128 points from top two grades (Can be combined with Highers). Must have Chemistry or Biology and another Science.

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About this course

Course option


Full-time | 2021



Our fully GPhC accredited MPharm (Hons) degree ensures that you will have the knowledge and skills to be a key member of the healthcare team – becoming a pharmacy expert, health advocate, communicator, collaborator, scholar and professional. You’ll study aspects of medicine development and use, from how medicines are formulated to how they work on the body to treat various diseases. We integrate science and practice throughout each of the four years of the degree, and ensure that your experiential learning increases year on year.

Through structured placements in each year, you will gain an appreciation of the different sectors that pharmacists work in, and their role in these different teams. Each year you will participate in session working with the patient and the public, gaining the patient’s perspective, and ensuring that patient-centred care is at the heart of everything that we do. Every year, students will participate in inter-professional engagement sessions, working alongside medical, dentistry, nursing, physiotherapy, healthcare science, physicians’ associates, and social care students.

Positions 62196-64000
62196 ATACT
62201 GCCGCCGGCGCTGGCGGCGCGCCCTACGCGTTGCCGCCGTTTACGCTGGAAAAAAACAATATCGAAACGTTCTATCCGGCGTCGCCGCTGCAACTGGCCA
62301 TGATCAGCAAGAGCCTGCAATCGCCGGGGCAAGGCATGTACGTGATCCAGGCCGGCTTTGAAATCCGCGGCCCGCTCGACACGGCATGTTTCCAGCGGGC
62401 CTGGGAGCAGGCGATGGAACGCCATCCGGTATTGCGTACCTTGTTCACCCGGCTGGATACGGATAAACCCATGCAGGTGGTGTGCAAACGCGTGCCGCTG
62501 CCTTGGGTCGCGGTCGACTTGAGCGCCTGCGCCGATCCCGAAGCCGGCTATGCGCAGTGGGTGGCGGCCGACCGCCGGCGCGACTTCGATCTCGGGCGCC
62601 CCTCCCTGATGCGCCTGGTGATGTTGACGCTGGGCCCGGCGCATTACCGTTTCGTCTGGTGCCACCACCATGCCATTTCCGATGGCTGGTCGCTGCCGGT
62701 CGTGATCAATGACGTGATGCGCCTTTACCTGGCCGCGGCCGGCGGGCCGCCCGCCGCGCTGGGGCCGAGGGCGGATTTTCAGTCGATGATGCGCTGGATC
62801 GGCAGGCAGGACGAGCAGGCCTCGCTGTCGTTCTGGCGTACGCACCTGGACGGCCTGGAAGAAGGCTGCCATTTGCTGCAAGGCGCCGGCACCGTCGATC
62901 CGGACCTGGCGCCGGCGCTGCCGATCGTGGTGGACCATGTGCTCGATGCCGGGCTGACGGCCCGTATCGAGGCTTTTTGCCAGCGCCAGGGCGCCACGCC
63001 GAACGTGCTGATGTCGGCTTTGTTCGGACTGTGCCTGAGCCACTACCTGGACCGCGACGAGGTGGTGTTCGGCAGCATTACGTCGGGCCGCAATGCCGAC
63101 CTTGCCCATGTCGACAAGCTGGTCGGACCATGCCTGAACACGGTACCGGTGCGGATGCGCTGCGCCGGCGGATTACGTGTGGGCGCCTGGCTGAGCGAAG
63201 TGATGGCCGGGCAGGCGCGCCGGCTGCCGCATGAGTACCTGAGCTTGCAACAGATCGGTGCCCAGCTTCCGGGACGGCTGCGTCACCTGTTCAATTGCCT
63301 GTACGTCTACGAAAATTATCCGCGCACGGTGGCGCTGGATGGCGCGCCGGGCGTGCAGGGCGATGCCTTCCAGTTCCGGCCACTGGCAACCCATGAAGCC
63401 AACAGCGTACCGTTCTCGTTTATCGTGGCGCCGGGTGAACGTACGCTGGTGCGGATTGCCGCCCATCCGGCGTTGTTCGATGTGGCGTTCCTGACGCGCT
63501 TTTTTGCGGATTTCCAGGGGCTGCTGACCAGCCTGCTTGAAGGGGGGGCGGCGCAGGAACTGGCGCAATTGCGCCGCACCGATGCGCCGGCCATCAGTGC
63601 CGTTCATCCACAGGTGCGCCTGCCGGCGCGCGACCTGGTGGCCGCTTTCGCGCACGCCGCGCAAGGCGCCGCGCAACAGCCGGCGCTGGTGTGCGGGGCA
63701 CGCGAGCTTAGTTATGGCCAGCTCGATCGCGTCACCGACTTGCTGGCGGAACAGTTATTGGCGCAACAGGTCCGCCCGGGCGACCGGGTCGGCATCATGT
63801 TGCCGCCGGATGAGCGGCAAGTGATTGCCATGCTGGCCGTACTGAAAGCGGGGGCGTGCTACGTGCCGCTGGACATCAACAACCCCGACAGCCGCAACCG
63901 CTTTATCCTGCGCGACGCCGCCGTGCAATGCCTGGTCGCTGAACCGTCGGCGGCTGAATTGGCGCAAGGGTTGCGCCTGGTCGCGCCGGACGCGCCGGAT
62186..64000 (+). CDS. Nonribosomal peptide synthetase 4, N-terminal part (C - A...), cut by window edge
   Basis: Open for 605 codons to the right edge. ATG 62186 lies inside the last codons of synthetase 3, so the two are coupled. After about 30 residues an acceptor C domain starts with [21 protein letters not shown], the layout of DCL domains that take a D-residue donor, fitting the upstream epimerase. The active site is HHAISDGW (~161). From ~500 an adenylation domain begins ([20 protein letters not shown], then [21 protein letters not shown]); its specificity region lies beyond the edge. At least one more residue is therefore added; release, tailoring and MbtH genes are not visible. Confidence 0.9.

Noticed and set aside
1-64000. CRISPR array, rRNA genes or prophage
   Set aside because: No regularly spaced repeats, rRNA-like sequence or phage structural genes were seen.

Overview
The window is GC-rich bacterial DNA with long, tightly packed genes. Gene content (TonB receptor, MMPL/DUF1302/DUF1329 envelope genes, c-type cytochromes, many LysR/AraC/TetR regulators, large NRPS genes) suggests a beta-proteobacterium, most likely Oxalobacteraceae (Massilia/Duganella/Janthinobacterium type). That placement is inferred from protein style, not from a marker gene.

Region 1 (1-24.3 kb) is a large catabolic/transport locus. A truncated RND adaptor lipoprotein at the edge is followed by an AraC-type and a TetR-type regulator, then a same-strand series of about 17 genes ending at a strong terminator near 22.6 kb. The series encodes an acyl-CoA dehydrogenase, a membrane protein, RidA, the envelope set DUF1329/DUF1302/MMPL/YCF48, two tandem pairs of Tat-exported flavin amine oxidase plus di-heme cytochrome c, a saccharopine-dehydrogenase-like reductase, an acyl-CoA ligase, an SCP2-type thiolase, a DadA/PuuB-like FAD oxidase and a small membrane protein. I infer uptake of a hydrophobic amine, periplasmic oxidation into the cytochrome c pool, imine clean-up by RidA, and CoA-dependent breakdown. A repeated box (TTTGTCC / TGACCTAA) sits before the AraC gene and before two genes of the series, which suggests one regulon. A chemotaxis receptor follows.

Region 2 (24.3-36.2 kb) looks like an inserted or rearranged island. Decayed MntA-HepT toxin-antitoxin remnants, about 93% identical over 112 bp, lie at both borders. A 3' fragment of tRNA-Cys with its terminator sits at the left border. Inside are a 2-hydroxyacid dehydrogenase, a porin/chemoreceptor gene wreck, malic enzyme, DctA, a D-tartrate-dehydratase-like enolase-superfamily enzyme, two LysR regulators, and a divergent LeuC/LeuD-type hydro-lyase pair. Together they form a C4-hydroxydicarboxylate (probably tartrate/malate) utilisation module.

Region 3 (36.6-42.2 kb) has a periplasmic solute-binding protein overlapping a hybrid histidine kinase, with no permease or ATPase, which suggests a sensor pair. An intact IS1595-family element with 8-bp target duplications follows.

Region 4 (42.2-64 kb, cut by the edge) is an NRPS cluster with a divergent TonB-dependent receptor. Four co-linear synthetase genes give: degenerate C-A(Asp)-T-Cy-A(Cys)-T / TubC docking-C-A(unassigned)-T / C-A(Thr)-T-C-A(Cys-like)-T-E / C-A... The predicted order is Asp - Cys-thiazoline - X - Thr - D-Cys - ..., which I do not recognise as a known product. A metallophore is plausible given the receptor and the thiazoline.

In Year 1, you will undertake a one-day placement in a community pharmacy, and a further one day experience in a hospital pharmacy. Years 2 and 3 will see you spending three days in a community pharmacy (Year 2) and three days in a hospital pharmacy (Year 3). In the final year of the MPharm programme, you will participate in a three-day placement in an area of pharmacy that you have expressed a preference in. Typical placement opportunities include academia, industry, hospice, prison and mental health trust, as well as community and hospital pharmacies.

Once you have successfully completed your MPharm degree, you will then undertake your pre-registration training year. Further details on this can be found on the GPhC’s website.

Following a successful pre-registration year, there are many career options available to you. Some of these careers may lead to you undertaking a postgraduate qualification, e.g. postgraduate diploma or Masters qualification, or training to become an independent prescriber.